In Australia, if you are going to study for at least 2 years (esp if it's an RN course), then you are eligible for a PR visa or a Skilled Graduate (temporary) visa after you have finished your course. In addition, you are also for the Temporary visas for Skilled Workers (457) which will enable you to apply for PR status also after a year or two. Also, the cost of living is far more better compared to UK.

    I am not so sure how it goes with NZ.

    I suggest you do a lot of research in what they offer. Remember, these agencies will do whatever they can to convince people that things will really be good in the end - just be very careful.
  9. by   Silverdragon102
    The UK are looking for skilled workers and carers do not come under that umbrella. Anyone can say they are legit but they have no control over work permits that it at the discretion of the government
  10. by   5cats
    The sites might be legit, but in my opinion the program is rubbish, doesn't get you anywhere, a useless degree. What they try to do is getting people in to earn money with them, and use them a cheap carers under the "student umbrella".
    And as everybody here is saying, carers do earn nothing in the UK. So be careful what you get yourself into.
  11. by   ladygie24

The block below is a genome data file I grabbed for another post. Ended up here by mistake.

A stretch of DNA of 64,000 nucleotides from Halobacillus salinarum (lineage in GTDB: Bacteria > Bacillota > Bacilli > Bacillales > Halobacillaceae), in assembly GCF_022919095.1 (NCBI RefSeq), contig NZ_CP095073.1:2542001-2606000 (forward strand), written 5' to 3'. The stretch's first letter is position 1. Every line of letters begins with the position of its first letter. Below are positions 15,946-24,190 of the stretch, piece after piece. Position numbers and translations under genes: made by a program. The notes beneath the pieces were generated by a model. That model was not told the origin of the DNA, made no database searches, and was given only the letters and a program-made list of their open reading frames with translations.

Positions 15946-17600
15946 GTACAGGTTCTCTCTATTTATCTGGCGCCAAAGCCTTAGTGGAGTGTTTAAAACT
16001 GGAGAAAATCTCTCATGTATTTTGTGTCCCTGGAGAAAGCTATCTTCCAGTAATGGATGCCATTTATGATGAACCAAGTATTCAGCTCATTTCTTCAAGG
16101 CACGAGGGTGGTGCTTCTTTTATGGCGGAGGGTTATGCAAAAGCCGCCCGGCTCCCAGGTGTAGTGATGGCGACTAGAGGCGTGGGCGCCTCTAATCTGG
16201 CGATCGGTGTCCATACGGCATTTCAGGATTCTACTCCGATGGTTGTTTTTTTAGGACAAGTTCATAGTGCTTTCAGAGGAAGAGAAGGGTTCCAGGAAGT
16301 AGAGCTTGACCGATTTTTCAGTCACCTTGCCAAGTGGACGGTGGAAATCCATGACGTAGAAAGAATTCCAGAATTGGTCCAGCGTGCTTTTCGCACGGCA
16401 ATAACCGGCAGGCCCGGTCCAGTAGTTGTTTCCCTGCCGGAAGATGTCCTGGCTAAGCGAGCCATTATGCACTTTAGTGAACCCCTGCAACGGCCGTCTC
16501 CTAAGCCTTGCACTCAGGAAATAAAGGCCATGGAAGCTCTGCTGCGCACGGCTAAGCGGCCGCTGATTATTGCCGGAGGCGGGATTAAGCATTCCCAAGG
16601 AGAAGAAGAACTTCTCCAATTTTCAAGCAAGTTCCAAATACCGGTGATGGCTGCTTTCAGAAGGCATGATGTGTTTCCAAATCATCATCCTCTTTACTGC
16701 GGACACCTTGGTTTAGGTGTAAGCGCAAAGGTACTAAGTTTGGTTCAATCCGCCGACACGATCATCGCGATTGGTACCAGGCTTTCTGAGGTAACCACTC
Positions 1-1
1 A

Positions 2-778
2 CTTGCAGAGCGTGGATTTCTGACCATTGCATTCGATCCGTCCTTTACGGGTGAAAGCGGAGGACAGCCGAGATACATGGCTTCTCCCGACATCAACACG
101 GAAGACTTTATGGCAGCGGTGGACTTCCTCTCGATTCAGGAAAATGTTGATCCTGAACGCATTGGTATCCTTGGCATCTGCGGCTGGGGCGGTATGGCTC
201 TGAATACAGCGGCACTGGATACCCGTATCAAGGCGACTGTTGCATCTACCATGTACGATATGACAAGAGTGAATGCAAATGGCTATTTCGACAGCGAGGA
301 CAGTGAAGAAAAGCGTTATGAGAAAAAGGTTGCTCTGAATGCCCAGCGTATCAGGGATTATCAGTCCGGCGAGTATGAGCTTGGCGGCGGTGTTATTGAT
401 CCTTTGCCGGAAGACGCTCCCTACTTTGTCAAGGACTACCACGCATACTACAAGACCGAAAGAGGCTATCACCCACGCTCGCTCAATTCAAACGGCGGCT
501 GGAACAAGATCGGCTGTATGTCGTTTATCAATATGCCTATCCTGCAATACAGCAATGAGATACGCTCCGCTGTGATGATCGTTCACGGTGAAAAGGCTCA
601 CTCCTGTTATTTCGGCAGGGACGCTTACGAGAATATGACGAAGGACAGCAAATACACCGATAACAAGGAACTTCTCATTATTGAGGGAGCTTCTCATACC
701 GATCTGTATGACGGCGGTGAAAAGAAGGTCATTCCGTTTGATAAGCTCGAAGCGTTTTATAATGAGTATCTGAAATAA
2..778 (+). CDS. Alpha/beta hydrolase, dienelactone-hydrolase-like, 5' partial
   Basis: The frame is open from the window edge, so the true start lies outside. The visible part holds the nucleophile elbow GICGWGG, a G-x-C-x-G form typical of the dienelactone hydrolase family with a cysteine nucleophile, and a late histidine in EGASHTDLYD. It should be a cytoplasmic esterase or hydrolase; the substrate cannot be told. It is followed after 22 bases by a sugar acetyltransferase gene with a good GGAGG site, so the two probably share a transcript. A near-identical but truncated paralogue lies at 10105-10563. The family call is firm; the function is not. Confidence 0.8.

thanks again
    Aelith, thanks for the informative reply. I guess, i now have to set off my sights someplace else - Australia, perhaps - where there's a guarantee that i'll be working as as RN after 2 yrs study.
  12. by   Aelith
    Quote from ladygie24
    thanks again
    Aelith, thanks for the informative reply. I guess, i now have to set off my sights someplace else - Australia, perhaps - where there's a guarantee that i'll be working as as RN after 2 yrs study.
    You're welcome. Feel free to ask more questions regarding Australia - you can PM me if you want.
    Good luck dear~
  13. by   ladygie24
    to aelith:still can't PM anyways, should i decide to study in Australia, will i be able to, at least, fund my expenses there (accommodations, food, transpo) by working part-time?? The tuition fee for the 2-year cost is way too high approximately 600 K php a year.
  14. by   Silverdragon102
    You need 15 or more posts to be able to send a pm